General English

  • noun an explanation of something which has not been proved but which you believe is true
  • noun a careful scientific explanation of why something happens
  • noun a statement of general principles which may not apply in practice

General Science

  • noun a possible explanation of how or why something happens which has not been confirmed by experimental evidence


  • noun a system of ideas or principles explaining something


  • noun a statement of the general principle of how something should work


  • A set of statements, concepts, principles, and/or rules whose intention is to explain and/or predict phenomena using logical and scientific arguments. Examples include quantum theory, the Bardeen-Cooper-Schrieffer theory, and the Grand Unified Theory.
  • A branch of science in which a theory (1) is applied, as opposed to practice. Examples include circuit theory, and information theory.


  • noun an argument which explains a scientific fact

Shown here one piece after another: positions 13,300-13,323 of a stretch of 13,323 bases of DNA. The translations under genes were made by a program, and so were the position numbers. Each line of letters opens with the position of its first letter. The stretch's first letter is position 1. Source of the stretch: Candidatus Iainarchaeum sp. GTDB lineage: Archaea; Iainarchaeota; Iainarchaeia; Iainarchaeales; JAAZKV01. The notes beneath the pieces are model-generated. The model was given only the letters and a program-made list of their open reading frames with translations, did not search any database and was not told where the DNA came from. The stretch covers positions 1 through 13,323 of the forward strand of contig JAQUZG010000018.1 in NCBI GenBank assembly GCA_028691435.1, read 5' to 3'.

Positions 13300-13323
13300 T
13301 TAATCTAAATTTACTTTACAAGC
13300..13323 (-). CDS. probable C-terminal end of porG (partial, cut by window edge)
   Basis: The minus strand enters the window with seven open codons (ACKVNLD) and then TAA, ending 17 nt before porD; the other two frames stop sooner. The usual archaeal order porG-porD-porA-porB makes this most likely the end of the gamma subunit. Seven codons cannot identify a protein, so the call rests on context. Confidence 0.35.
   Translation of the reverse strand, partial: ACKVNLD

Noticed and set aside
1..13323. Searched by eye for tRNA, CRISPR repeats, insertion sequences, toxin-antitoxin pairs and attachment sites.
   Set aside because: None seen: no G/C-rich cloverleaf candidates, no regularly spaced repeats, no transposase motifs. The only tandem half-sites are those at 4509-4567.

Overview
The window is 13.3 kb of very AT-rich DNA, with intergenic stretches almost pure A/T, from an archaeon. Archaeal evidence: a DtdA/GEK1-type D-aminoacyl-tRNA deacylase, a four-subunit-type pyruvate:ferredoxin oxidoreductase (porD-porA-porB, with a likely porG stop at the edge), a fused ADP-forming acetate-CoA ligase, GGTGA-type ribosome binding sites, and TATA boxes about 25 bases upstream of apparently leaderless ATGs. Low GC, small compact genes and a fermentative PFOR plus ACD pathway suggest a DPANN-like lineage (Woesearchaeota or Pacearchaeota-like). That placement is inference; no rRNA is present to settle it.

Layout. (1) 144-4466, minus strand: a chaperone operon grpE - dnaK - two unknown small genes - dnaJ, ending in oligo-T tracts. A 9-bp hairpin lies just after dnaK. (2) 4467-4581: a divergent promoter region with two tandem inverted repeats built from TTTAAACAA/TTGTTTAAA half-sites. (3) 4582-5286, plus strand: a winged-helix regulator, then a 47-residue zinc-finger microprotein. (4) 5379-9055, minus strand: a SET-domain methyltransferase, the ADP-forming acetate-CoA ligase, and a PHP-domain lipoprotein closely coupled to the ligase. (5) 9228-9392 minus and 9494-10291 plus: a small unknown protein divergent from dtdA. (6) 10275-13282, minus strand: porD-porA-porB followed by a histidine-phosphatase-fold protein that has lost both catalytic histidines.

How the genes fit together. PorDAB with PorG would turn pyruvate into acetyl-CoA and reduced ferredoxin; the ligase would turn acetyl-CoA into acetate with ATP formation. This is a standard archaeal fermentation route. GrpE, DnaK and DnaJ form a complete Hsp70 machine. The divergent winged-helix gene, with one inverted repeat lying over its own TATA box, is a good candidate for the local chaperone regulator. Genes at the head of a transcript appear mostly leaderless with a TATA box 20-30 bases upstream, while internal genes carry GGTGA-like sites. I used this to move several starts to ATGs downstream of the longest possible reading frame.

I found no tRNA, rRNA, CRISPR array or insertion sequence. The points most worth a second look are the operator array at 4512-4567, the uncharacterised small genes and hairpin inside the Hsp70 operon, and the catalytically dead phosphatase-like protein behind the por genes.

Origin & History of “theory”

The etymological notion underlying theory is of ‘looking’; only secondarily did it develop via ‘contemplation’ to ‘mental conception’. It comes via late Latin theōria from Greek theōríā ‘contemplation, speculation, theory’. this was a derivative of theōrós ‘spectator’, which was formed from the base thea- (source also of theā́sthai ‘watch, look at’, from which English gets theatre). Also derived from theōrós was theōreī́n ‘look at’, which formed the basis of theṓrēma ‘speculation, intuition, theory’, acquired by English via late Latin theōrēma as theorem (16th c.). From the same source comes theoretical (17th c.).